Patients Who Email Doctors Less Likely to go for Visit, Study Finds

Jul 9, 2007

Patients with online access to an electronic health record are more likely to use secure email to contact their doctors about non-urgent matters, resulting in fewer primary care office visits and lower telephone contact rates, according to a study released yesterday by Kaiser Permanente.The study, published in the July American Journal of Managed Care, found that the use of secure email linked to an EHR decreased annual adult primary care outpatient and physician office visit rates by 7-10% and resulted in 14% fewer phone contacts. A random sample of 2,700 online users who emailed their physicians during a three-month period yielded more than 1,700 completed questionnaires; 25% of those respondents said they would have scheduled an appointment instead of electronic messaging and were “satisfied with and appreciated the alternative mode of care,” according to the study. More than 1.4 million Kaiser Permanente members are registered to use the secure online services on http://www.kp.org.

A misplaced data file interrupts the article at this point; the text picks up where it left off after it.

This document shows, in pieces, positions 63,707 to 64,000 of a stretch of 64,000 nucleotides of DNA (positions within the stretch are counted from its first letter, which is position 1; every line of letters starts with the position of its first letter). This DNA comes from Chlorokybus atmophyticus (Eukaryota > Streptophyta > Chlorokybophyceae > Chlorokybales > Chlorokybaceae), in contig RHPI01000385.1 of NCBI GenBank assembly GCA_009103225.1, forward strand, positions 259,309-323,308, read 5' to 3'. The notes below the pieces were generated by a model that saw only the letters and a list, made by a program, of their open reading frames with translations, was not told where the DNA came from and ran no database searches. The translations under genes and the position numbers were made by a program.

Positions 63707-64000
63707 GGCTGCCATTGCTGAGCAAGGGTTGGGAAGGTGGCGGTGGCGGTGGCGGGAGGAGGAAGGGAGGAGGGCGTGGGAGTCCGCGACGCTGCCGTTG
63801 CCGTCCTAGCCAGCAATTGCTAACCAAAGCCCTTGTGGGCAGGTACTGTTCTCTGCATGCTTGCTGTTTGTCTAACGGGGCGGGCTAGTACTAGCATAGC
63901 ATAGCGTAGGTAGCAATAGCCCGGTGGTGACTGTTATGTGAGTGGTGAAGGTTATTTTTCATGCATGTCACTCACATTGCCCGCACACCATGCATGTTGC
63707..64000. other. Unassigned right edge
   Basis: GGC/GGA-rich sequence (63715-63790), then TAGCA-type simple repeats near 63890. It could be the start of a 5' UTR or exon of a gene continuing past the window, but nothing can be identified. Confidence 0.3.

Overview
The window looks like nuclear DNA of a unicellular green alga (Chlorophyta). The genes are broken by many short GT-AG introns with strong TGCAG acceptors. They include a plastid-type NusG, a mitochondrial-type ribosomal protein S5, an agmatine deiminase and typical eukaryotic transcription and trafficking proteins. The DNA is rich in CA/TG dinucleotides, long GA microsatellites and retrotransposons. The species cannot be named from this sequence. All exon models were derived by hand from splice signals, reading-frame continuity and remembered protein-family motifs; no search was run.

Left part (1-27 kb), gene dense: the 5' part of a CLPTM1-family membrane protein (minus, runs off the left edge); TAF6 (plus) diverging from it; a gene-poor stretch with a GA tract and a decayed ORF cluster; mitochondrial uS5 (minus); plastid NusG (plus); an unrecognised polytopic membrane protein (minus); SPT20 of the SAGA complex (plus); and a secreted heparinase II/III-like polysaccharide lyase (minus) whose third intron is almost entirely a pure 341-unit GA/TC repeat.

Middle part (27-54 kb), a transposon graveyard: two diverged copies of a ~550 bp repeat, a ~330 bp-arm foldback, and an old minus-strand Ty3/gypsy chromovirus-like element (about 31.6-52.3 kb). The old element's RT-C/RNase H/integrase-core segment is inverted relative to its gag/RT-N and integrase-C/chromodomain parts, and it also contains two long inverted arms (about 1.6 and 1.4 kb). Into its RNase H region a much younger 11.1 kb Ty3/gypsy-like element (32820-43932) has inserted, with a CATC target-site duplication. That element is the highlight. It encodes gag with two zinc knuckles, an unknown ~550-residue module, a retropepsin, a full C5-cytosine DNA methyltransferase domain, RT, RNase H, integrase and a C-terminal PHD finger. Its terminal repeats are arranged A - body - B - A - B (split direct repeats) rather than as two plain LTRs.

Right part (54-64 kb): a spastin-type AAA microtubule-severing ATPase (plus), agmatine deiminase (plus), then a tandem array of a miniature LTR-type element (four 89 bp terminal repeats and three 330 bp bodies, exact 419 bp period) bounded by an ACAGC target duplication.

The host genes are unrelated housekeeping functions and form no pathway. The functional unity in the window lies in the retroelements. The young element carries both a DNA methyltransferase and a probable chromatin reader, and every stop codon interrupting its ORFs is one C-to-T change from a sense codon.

Source: AHA News Press Release

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